Entries in Joints (2)


Alternative Therapies Offer Arthritis Pain Relief

Creatas Images/Thinkstock(NEW YORK) -- An estimated 50 million Americans are living with arthritis, and while the pain, stiffness and joint deformities that often go along with it can be debilitating, medical experts say there are treatments that can bring relief to help sufferers live full and productive lives.

There are more than 100 different forms of arthritis, according to the Arthritis Foundation.  The most common types are osteoarthritis, caused by "wear and tear" on joints, and rheumatoid arthritis, caused when the body attacks its own tissues, leading to inflammation of the joints.

Along with commonly prescribed painkillers, surgeries and other medical interventions, there are also a number of complementary approaches specialists use that they say can decrease inflammation, reduce pain and promote overall health.

ABC News asked doctors who practice integrative medicine, a field focused on blending conventional medicine with complementary treatments, to weigh in on what options they recommend for arthritis.

Dietary Ingredients

"Certain anti-inflammatory ingredients can be incorporated into the diet, such as tumeric and ginger," said Dr. Ashwin Mehta, medical director of integrative medicine at the University of Miami's Miller School of Medicine.  "Ginger and tumeric are powerful anti-inflammatory ingredients we can recommend pretty much to anybody.  They are very safe and have no potential medication interactions or complications."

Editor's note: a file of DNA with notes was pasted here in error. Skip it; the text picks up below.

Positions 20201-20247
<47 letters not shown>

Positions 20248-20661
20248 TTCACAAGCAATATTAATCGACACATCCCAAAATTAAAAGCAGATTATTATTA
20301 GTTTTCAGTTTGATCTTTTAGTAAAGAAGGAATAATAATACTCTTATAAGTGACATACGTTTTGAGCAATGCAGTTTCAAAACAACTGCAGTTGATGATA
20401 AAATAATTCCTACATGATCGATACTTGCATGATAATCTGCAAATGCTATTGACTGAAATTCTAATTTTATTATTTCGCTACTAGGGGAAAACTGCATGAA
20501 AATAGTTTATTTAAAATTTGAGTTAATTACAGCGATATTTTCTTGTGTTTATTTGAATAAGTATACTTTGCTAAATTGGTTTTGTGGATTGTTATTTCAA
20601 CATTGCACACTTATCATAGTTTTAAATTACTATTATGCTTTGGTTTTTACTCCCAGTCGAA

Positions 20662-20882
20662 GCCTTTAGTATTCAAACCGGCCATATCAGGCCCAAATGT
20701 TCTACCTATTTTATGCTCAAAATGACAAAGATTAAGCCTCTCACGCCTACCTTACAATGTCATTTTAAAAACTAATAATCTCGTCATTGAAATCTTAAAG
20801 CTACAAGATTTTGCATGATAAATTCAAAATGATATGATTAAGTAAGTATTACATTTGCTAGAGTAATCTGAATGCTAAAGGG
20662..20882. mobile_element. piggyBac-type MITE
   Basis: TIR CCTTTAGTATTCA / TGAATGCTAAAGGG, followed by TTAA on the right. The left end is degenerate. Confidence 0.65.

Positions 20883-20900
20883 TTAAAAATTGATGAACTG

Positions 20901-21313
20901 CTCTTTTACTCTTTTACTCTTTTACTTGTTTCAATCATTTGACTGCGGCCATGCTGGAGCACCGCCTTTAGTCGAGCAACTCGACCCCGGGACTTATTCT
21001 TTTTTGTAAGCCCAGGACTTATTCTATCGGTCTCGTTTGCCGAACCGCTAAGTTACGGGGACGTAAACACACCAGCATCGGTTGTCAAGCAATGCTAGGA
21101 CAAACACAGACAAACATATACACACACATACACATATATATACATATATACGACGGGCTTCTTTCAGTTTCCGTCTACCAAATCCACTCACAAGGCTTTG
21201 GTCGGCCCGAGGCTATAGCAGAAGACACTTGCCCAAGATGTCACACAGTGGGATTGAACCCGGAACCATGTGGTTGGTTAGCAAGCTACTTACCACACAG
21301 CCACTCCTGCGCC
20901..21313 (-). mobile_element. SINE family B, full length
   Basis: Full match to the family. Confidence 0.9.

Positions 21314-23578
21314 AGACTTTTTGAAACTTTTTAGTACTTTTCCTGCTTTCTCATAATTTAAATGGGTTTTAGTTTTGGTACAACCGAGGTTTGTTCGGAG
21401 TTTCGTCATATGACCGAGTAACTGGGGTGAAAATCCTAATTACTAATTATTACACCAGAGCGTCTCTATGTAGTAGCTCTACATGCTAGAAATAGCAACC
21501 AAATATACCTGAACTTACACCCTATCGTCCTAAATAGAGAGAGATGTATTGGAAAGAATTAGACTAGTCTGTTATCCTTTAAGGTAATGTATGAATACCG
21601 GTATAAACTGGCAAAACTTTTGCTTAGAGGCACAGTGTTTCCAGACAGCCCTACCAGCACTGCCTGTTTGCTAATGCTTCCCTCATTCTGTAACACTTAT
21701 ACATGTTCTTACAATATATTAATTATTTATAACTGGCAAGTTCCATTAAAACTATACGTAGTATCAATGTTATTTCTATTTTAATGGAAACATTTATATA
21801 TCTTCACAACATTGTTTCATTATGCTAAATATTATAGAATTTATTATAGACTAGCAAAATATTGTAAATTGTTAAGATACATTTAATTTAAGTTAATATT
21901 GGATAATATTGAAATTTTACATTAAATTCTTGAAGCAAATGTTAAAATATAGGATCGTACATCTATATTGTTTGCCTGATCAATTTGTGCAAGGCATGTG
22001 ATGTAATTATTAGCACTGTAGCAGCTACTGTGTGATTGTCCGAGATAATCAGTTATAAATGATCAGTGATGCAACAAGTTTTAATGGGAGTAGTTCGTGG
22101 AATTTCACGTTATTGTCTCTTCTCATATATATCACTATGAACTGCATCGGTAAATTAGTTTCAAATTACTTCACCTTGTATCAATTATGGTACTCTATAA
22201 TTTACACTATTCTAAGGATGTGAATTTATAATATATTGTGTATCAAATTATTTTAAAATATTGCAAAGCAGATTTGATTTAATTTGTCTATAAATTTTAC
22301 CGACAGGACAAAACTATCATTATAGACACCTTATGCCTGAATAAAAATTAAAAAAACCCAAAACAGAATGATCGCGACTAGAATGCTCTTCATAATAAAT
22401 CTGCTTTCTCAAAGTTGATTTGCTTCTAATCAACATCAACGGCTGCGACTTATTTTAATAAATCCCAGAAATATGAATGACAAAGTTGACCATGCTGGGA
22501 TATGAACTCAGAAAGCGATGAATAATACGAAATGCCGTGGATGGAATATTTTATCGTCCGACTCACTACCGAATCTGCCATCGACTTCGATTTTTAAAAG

There have been few clinical trials looking at the effectiveness of ginger and tumeric on inflammation, but there are some laboratory data that suggest both can be helpful.

Other food additives are considered to have anti-inflammatory properties, such as garlic, cinnamon and soy.

Cutting back on refined sugars can also reduce inflammation, Mehta added.  That dietary tip will help with all types of arthritis.


Although some people may believe having arthritis means doing exercise will cause further damage to the joints and others may find it too painful to be active, doctors stress that staying active is key to managing the symptoms of arthritis.